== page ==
What if I miss God's will?
"If God wants us to be in His will and to do His will, then why is knowing His will so difficult?”
This question was posed to me in an email recently. And since that email three weeks ago, I have received six more just like it, asking about how we can know God’s will for our lives.
Of all the things people ask me, questions around knowing God’s will, doing God’s will or being in God’s will top the list. This question is related (to) all kinds of things: choosing a college, selecting a job, marrying a spouse, pursuing a career, moving to a new place. The list goes on.
While questions about God’s will are good, and should be asked, there may be a better way of asking. Often, our questions about God’s will are rooted in two things.
|--Photo by Adam Schultz|
First is our desire for a secure future. We believe if we are in God’s will, then our life ahead promises rather smooth sailing. Second, we hope to please God. We believe if we are in God’s will, He will be pleased with us and we can avoid any unnecessary punishment.
Viewing God and His will like this is little more than fatalism. Just knowing God’s plan for us seems impossible, but we hope we can find it someway, somehow. We convince ourselves God has a determined plan for us, and it is far beyond our ability to control.
This belief suggests God is a deterministic deity who has planned out every single step we are supposed to take, the order in which we are to take them and the time we are to take them. Many of us have spent countless hours praying about and seeking out these steps. Deep inside, we worry about choosing what is not God’s will; believing if we miss it God will be upset with us.
This way of thinking breaks down quickly. Because there are times when things don’t go according to plan, and moments when horrible circumstances rise against us. What happens then? What do we say to someone who believes they are in God’s will and everything falls apart? In times like these, we are left with few options.
One option is to blame ourselves, believing we are out of God’s will. As hard as we tried, we did not follow His plan for us. As a result, God is lashing out to get us back in line. This makes God into nothing more than a punitive deity.
Another option is to blame God, believing He has willed pain and suffering. We followed what we believed to be God’s will, and now have to come to grips with why He caused pain and suffering. This makes God into nothing more than a twisted deity.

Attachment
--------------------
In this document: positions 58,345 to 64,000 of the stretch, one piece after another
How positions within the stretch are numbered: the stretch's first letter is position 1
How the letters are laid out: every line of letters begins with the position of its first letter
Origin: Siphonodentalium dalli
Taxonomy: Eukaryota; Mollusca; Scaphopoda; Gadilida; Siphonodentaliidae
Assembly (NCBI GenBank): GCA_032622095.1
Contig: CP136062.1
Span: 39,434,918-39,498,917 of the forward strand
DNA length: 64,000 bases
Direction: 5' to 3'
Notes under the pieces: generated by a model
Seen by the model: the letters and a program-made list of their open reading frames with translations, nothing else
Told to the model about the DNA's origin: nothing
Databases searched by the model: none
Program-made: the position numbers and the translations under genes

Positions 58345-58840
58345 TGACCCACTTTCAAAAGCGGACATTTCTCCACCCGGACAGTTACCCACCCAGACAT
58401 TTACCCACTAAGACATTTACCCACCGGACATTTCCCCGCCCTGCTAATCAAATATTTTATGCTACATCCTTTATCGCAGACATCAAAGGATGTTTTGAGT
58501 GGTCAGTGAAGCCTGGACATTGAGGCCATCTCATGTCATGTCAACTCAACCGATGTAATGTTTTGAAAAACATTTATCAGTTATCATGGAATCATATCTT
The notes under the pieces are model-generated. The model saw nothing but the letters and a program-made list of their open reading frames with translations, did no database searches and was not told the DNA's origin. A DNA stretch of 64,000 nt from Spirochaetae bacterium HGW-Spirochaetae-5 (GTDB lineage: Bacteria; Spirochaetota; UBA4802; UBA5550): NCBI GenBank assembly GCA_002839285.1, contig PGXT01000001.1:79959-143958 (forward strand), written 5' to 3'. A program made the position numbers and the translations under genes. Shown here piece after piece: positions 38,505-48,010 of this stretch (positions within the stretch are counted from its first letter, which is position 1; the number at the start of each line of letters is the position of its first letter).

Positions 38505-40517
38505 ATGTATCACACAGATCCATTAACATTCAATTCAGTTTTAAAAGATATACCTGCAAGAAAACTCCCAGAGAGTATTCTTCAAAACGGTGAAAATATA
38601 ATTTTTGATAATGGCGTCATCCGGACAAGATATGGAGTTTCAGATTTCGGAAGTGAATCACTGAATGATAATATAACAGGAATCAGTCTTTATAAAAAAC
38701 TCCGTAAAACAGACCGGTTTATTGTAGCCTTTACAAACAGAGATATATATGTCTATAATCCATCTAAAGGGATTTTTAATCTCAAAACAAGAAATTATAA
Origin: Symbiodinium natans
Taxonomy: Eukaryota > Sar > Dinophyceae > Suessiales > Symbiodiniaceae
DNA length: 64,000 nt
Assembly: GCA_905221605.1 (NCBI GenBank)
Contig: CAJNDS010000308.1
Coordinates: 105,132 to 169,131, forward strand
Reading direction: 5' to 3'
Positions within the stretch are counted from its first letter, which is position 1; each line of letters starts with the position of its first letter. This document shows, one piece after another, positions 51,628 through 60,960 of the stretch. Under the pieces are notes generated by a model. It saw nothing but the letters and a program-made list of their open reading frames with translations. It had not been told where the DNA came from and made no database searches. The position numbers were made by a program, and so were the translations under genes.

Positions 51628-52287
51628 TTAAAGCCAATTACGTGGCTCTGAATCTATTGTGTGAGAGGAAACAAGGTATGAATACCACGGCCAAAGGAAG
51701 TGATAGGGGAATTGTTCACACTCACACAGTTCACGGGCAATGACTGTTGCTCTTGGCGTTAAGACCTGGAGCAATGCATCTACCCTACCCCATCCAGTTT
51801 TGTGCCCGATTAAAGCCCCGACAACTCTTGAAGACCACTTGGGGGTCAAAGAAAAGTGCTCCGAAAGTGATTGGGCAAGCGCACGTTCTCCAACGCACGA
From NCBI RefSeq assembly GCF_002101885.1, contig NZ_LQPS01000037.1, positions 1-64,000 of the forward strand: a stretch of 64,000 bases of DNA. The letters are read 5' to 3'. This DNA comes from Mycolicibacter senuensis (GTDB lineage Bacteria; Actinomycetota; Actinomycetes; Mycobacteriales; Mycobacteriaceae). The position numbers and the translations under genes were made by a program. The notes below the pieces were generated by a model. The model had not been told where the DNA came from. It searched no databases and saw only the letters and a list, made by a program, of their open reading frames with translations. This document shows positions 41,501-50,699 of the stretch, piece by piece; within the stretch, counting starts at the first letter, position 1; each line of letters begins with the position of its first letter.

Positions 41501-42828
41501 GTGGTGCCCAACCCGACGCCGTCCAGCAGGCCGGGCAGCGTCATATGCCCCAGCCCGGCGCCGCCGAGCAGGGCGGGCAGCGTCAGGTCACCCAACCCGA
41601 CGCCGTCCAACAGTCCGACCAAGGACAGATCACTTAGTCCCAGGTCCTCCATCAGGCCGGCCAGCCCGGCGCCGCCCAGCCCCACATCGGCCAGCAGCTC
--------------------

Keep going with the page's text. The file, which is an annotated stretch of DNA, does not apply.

One of my good friends wrestled between these two options for years after his divorce. He and his wife met just after college. They quickly began dating, their relationship got serious and one night he told her of his intent to marry her. He told several of us he believed it was God’s will he marry her. Within two years of meeting they were married. Within four years of getting married they were divorced.
When he told me the news, it was heartbreaking. He told me how hellish the last year of their marriage had been, and he said, “I don’t understand, I really believed it was God’s will.” He struggled, on the one hand, asking, “How I could be so sure this was God’s will when it clearly wasn’t?” This led to shame, self-doubt and guilt. On the other hand, he asked, “If it was God’s will, how could God allow this?” This led to anger and resentment toward God.
And my friend is not alone in feeling this way. How many of us have made a decision believing it to be God’s will, only to have the wheels come off sometime down the road? This struggle suggests God is not very good at showing us His will, but He is really good at punishing us so we know what His will is not.
Thankfully, there is a third option.
God’s will, or what God wants, is the reconciliation of all things on earth or and in heaven. God’s will, what God desires, is that all men and women would be saved, and that none would suffer. God’s deep desire is the redemption, renewal and restoration of all things. He wants this so badly that Jesus shed his blood and gave his life so that He could restore peace and wholeness to our broken world. The biblical writers call this good news.
Knowing, doing and being in God’s will begins with looking at our lives and asking, “Are there places where we see ourselves joining with God in his redemptive work in this world?” We can ask this question in the many important decisions that face us in life—whether that be colleges, jobs, spouses, relocating or careers.
We do not have to grope about blindly in prayer hoping we hit some cosmic bullseye called God’s will. We are freed to ask, “Will this decision allow me to participate more fully in God’s redemptive work in this world?” This lends tremendous freedom when it comes to making choices and doing God’s will.
God has not made His will hard to know. His will is the renewal of all things. What’s really difficult is choosing to participate in God’s will, and spend our lives joining God in His redemptive work in this world of ours that so desperately needs it.
Courtesy of Relevant Magazine www.relevantmagazine.com. The opinions in this essay are those of the author and do not necessarily reflect the policy or position of the Florida Conference.
Michael is the lead pastor of Denver Community Church and lives with his wife and children in downtown Denver, Colo. His first book with InterVarsity Press, UnLost: Being Found by the One We Are Looking For, is due out in March 2014. He blogs regularly at michael-hidalgo.com. Follow him on Twitter @michaelhidalgo.
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